I spent an afternoon at Wallace Falls last week. It is a nice hike, that is best done during the week when nobody else is there. This is the time of year to start looking for those beautiful mossy green rainforest images on a cloudy day. This is the image that I got for my effort. Also, if you are a regular visitor to my site, you might have noticed that I have been updating it and adding some new pages. I hope that you enjoy the new work. Please visit my Central Cascades Photography page to see more of my images from Washington’s Cascade mountain range.
One of my favorite new bald eagle images has been awarded 3rd Place Mountain Flora & Fauna in the 2008 Vancouver International Mountain Film Festival Photography Competition. I captured this moment while visiting the Chilkat Bald Eagle Preserve near Haines, Alaska last fall. I approached this eagle through the woods and got down as low as I could on the ground to capture the perfect background blur behind it just as it called out to another eagle flying overhead. Please visit my Bald Eagle Photography page to see more of my bald eagle images.
I have just returned from a 14 day trip to Patagonia. It took me over 27 hours of travel to fly from El Calafate back to Seattle. I spent 5 days backpacking and trying to photograph the famous Torres at sunrise. I was fortunate that I was able to photograph the spires 4 mornings in a row. I had to hike up a big hill for about an hour every day to be in place for the sunrise. On my final attempt, the wind was just screaming and it was very difficult to shoot. Right as this cloud came over the top of the spires, there was a brief lull in the wind and I was able to capture one frame that was sharp at the peak of the drama. Please visit more of my Torres Del Paine National Park Photography from Patagonia.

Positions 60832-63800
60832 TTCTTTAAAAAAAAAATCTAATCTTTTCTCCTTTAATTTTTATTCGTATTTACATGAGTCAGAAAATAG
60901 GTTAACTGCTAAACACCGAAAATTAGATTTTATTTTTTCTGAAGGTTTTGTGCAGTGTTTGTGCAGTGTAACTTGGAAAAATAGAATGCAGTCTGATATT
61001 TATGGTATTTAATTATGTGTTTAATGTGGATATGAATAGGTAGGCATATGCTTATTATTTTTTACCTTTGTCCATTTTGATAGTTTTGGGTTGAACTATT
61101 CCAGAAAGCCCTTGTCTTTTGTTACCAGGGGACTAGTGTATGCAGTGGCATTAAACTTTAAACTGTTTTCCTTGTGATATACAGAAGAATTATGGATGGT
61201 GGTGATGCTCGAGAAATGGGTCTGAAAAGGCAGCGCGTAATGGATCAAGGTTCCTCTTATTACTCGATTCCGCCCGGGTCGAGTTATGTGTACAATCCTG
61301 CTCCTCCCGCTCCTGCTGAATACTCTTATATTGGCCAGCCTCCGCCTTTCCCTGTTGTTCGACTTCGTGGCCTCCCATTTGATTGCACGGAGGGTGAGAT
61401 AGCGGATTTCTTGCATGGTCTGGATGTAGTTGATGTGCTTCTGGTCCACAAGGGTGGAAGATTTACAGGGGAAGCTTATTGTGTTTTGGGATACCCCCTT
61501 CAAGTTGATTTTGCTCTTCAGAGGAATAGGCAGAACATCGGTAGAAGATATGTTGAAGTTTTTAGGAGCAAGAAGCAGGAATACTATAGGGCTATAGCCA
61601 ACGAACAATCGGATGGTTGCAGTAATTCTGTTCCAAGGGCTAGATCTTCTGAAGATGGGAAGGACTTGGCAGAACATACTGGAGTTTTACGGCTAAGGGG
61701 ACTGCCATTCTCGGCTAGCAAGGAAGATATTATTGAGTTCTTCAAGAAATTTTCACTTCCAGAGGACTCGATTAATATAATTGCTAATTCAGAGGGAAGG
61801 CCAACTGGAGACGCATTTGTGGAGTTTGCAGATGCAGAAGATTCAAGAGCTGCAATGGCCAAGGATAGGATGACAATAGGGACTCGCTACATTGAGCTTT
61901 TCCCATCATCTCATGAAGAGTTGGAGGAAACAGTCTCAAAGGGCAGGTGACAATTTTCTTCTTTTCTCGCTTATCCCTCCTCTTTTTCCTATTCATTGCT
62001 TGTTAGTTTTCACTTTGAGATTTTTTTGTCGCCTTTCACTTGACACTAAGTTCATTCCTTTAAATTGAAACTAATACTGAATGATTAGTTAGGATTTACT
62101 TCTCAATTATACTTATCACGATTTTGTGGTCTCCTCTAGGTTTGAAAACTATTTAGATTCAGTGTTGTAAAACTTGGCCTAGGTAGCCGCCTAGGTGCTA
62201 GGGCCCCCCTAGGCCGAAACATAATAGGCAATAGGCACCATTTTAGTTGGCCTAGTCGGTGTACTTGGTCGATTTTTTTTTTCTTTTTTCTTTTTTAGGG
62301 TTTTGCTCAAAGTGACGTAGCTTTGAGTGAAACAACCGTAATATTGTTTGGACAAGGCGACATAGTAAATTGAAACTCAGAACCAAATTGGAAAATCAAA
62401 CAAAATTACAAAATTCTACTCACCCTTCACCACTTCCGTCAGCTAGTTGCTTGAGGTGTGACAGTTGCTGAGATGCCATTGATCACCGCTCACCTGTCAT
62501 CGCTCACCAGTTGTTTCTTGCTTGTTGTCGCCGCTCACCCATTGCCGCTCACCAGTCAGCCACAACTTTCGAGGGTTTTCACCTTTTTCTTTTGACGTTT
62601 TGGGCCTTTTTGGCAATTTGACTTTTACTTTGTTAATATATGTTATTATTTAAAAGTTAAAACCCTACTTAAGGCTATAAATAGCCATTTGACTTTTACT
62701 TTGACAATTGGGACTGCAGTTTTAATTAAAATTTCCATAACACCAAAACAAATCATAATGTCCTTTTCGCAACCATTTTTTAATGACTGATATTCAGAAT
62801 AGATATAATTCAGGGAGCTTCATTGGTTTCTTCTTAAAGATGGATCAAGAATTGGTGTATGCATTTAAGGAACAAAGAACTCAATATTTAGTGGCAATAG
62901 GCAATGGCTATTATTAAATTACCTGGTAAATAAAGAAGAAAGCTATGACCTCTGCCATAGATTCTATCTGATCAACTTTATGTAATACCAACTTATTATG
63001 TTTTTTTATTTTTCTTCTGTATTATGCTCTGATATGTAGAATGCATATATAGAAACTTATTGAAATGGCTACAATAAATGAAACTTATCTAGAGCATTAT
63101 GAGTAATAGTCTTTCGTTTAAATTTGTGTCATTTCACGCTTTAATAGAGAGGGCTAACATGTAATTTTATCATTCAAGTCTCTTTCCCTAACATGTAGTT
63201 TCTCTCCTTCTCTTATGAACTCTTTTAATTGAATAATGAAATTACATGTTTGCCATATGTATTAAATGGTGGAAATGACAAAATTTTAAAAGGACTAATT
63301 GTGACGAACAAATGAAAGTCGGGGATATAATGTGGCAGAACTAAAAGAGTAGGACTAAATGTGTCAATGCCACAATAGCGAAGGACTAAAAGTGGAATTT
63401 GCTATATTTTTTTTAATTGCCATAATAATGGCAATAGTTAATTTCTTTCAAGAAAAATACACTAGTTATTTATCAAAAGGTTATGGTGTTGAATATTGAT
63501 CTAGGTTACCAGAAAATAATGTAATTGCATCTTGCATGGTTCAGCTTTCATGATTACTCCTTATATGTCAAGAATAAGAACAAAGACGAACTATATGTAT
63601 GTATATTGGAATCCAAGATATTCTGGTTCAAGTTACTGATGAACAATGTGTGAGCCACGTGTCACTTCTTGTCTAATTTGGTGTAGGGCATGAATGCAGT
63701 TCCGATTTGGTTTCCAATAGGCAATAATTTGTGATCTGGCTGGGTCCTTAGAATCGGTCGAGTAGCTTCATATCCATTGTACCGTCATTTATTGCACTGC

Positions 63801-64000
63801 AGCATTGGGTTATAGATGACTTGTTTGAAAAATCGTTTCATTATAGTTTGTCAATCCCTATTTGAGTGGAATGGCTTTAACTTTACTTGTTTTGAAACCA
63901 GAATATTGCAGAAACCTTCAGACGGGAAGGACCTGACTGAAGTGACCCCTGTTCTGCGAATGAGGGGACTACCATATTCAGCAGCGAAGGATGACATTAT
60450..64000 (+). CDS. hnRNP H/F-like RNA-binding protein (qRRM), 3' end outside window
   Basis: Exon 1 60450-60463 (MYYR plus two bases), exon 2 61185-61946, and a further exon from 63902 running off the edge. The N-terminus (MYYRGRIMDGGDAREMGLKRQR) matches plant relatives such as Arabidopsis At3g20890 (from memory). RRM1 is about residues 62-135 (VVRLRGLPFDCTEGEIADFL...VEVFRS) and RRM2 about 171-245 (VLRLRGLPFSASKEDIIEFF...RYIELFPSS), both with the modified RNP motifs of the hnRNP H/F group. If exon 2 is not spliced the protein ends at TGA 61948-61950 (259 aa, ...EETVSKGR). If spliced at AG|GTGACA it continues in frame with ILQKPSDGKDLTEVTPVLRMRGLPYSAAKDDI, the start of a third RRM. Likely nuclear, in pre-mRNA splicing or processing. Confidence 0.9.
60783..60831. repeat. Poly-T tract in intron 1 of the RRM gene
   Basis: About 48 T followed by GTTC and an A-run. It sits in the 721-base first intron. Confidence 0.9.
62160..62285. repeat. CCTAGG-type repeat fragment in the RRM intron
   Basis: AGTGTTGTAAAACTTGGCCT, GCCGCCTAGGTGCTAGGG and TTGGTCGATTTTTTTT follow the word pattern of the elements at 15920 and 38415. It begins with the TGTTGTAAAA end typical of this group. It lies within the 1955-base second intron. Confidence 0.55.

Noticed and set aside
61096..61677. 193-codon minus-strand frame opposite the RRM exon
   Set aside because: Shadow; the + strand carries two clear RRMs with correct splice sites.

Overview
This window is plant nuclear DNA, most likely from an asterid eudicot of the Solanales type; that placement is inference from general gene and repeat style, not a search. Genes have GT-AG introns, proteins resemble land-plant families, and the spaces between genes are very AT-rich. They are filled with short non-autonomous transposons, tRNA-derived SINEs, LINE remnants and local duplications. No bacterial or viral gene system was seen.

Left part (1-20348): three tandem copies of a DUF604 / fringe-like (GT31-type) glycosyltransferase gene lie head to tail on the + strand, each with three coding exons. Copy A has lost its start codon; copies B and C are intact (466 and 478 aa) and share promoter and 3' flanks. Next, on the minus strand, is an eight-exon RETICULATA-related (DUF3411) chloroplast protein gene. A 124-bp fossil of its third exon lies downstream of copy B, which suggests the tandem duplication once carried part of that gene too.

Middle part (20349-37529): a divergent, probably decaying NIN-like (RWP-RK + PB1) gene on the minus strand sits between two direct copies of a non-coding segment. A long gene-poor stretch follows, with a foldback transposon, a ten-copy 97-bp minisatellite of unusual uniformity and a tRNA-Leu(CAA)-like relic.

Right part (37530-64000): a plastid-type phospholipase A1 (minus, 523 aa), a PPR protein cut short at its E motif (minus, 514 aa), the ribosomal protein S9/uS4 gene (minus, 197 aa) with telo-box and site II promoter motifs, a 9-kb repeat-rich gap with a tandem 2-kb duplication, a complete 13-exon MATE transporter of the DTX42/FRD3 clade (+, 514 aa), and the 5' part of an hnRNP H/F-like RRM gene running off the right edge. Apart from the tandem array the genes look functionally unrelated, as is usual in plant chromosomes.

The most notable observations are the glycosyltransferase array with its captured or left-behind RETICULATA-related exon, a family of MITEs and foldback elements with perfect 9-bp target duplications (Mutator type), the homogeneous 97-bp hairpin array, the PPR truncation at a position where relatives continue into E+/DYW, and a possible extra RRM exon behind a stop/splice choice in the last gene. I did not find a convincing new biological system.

I went down to Mt Rainier on beautiful but crowded Sunday afternoon. The trail down from the Paradise parking lot to the start of Mazama Ridge was pretty solid, so I decided to walk up there and shoot the sunset. Most of you who have known me the past few years know that I have been trying to avoid snow, but this winter I have been putting in some effort to get some nice images. These snow covered trees are blasted by the wind and were encased in some spectacular ice formations. I thought that this composition was the best of my efforts. Please visit more of my Mount Rainier National Park Photography.
The new issue of Hawai’i magazine has just hit the newsstand and I have the cover image! I provided them with several images a few months ago. They were so impressed with my work that they decided to use my image “East Pond Lava Vent” on the cover of their February issue which commemorates the 25th Anniversary of the Kilauea eruption that started on Jan 3, 1983. Please visit my Publication Credits page to learn more about my nature photography publishing business or visit my Hawaii Volcanoes National Park page to see more of my Hawaiian images.
Landscape Category – Honorable Mention (2nd Place) – I am proud to announce that 5 of my images have been selected to be part of the 2007 EPI. This image of the fog parting over the Sauk River with crepuscular rays was taken from a Cesna 172 with the window open in October 2006. I could see this scene unfolding as the sun came up, and by the time that the pilot had gotten the plane into position, the fog was evaporating quickly. I got this shot on the first pass, and by the time we came around for a second run, all the fog had disappeared. It was a spectacular moment.
This image of the famous “Wave” formation was taken at sunset in early January 2006. It recently appeared along with my lava image from Hawaii in Nature’s Best magazine’s annual photography awards. It was Highly Honored in the Art in Nature category.
My friend Duncan and I were the only people to apply for a permit to visit the Coyote Buttes in northern Arizona this particular day. We hiked in very early in the morning hoping to catch the sunrise, and then spent a beautiful sunny day relaxing and waiting for the sunset. It was gorgeous watching the formation turn orange with the low angle light. I was shooting both my 6×7 and panoramic cameras side by side, and almost missed this shot as the light finally went away. I’m glad that I can be this fast when taking and composing images, as this light went away within 10 seconds.
My image, “East Pond Lava Vent” (vertical) was published in Nature’s Best magazine’s 2006 Photography Awards issue. It was recently selected from the 120 images that made up the awards to be one of the few images on display in the Smithsonian Natural History Museum in Washington, DC this winter. It was awarded Highly Honored in the Art In Nature Category. The exhibit opens Nov 16th to the public and will run through April 2007.